Charleston – Meeting point for the most radical British artists and intellectuals of the early C20

Charleston – Meeting point for the most radical British artists and intellectuals of the early C20

Once home and studio to modernist painters Vanessa Bell and Duncan Grant, central to the Bloomsbury Group, barely a surface has been left untouched by their paintbrushes. Whether a wall, door, mantelpiece, or chair, the artists and their friends have applied their alternative eye and artistic vision.

The Charleston Trust; photograph Lee Robbins

What was once a simple farmhouse of brick and flint walls set among the rolling hills of the South Downs National Park, is a place of pilgrimage for anyone interested in decorative and applied arts. Not only were they carving a new way aesthetically, they rejected the restrictions set upon them by their parents’ generation. Liberalism was central to their way of life, rejecting societal norms and embracing fluidity, resulting in many intertwined relationships. It was this freedom that pulled mindsets out of the Victorian era and into Modernism.

Duncan Grant, Christmas 1916; photo Roger Fry (c) The Charleston Trust

Escaping from the gloom of London and realities of wartime, the Bloomsbury Group and extended friends and family gathered at Charleston, with many a house party, captured by the lens of Vanessa Bell, a keen photographer. Nearly all conscientious objectors, they focused on artistic and intellectual pursuits, experimentation and creating their own rules.

The Charleston Trust; photograph Lee Robbin

In 1913, Roger Fry (with co-directors Vanessa Bell and Duncan Grant) formed the Omega Workshops, with a collective of artists, all whom were interested in French Post Impressionism. The idea was to create a small but regular stream of income for artists, when patronage was scarce and on the brink of the Great War. All pieces were marked with the symbol Ω, he last number on the Greek alphabet meaning ’the last word’. At the time their closest model was the Wiener Werkstätte, the artist and architects of Vienna Secession, including Josef Hoffman. Many pieces at Charleston were made by the Omega Workshops.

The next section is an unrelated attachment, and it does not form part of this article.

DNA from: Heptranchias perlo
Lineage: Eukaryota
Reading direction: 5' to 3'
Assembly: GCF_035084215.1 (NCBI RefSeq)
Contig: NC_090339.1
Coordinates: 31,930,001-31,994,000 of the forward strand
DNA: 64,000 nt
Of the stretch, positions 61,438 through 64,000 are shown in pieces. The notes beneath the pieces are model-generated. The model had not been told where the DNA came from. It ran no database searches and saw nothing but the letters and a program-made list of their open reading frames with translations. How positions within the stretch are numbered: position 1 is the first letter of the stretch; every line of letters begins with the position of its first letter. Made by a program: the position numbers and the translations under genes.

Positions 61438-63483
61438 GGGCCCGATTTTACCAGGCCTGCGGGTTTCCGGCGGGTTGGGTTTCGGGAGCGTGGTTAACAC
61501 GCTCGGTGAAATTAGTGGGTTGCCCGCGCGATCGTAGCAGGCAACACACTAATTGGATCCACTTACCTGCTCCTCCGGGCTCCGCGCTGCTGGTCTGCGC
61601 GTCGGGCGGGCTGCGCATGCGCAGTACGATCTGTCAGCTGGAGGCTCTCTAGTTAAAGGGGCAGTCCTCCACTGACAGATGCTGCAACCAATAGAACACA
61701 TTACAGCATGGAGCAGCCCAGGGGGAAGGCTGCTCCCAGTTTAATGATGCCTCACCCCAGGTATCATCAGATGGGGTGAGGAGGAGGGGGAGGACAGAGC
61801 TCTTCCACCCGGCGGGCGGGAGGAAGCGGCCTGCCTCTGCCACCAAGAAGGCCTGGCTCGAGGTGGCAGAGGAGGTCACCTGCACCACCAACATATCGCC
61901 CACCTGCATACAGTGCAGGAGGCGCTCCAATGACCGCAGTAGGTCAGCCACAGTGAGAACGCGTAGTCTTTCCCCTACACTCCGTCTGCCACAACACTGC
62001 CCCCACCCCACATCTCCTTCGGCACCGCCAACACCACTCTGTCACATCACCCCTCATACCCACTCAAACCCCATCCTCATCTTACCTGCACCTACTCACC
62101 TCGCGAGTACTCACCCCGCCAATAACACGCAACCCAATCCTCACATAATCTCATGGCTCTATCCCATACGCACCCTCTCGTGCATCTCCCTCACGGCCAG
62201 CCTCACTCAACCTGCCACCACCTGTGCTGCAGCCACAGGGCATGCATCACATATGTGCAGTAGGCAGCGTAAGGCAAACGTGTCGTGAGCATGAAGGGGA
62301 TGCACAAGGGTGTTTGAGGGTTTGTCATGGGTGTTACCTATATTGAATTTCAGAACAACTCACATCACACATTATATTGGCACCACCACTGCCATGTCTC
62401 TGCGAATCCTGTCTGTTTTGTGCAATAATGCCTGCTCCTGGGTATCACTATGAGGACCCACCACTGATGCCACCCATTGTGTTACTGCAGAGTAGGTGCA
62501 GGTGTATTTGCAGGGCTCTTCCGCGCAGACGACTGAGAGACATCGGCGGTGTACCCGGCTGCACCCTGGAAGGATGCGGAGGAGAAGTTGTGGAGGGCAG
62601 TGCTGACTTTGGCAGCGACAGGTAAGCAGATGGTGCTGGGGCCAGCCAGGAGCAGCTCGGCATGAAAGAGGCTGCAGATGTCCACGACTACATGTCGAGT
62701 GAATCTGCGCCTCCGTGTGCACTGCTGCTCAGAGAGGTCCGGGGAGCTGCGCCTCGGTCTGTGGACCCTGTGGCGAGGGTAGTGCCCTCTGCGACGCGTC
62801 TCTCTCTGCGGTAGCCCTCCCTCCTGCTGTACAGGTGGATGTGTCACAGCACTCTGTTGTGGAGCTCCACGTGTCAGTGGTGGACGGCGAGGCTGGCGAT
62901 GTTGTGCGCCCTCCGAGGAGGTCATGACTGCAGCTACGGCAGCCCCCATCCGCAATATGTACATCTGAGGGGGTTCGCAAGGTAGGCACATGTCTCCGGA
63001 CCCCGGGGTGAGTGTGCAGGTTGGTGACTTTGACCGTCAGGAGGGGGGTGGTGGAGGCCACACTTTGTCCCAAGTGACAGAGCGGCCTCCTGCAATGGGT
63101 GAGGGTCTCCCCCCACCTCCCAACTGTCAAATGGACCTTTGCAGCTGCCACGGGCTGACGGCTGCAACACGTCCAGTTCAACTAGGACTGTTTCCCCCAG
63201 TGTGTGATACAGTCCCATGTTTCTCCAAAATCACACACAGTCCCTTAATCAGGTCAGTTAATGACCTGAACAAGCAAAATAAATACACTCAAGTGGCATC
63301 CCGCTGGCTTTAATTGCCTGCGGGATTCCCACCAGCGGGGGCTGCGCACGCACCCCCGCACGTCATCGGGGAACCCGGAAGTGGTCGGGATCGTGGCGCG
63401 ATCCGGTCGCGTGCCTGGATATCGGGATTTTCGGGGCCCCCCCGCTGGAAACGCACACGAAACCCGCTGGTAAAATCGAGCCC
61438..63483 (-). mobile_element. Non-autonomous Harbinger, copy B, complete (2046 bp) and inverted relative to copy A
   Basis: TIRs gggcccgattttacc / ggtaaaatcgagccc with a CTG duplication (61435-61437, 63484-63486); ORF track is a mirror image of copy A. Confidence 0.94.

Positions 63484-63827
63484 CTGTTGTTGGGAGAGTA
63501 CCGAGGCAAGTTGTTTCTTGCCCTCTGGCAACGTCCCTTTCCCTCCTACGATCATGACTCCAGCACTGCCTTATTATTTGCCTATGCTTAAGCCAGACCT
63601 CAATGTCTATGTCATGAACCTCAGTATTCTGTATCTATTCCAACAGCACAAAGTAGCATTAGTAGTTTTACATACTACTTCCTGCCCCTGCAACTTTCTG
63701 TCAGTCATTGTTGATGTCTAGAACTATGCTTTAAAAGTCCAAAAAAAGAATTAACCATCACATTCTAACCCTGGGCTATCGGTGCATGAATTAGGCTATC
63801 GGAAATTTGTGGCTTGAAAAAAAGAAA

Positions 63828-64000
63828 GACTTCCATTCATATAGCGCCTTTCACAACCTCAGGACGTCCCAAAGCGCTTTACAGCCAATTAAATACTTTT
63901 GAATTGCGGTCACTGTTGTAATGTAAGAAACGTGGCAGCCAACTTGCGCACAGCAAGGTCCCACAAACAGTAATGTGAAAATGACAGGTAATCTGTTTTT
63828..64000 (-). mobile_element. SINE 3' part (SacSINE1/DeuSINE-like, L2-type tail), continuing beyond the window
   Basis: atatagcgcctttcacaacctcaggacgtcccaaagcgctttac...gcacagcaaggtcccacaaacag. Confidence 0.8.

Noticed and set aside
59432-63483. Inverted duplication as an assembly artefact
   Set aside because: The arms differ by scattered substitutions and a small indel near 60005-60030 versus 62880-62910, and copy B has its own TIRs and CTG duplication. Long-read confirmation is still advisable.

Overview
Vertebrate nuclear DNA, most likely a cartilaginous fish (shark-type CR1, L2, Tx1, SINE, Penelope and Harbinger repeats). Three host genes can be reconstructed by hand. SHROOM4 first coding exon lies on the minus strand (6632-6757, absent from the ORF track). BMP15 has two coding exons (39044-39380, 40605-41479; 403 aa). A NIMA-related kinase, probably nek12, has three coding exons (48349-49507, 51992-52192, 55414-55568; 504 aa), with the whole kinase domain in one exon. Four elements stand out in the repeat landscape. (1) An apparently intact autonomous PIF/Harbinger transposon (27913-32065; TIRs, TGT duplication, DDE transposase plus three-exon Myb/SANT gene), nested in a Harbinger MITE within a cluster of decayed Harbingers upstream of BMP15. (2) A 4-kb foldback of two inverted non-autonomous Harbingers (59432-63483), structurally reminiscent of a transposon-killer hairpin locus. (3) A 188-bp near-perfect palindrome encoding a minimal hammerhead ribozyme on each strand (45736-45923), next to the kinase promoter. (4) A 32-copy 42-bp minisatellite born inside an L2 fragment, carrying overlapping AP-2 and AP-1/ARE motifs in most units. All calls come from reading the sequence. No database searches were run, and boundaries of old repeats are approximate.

CF956 designed by Omega Workshops, produced by Christopher Farr
Pattern design by Omega Workshops, produced by Christopher Farr

Today, Charleston continues to champion changemakers, embracing ideas and creativity to provoke new ways of living and thinking through their all year round calendar of exhibitions, events and festivals.

Recently, Charleston, and specifically Duncan Grant, provided the inspiration to Dior’s creative Director Kim Jones – for the Dior Men Summer 2023.

Take a virtual tour and experience Charleston remotely and download their App. Wander around the walled garden, or lounge by the pond surrounded by bird song, or go room by room on a virtual house tour.

The Charleston Festival 17th – 29th May 2023.

From Henry Dimbleby challenging the food system and his book ‘Ravenous’ to Forward Prize-winning poet Kim Moore and feminist writer and activist Laura Bates, whose latest book ‘Fix the System, Not the Women’ is a rallying cry for societal reform.

The Charleston Shop – including limited edition rugs.

The Charleston Trust; photograph Lewis Ronald
Christopher Farr Editions, Omega Workshops rug, produced in association with the Courtauld Gallery and for sale in the Charleston shop
Charleston – Meeting point for the most radical British artists and intellectuals of the early C20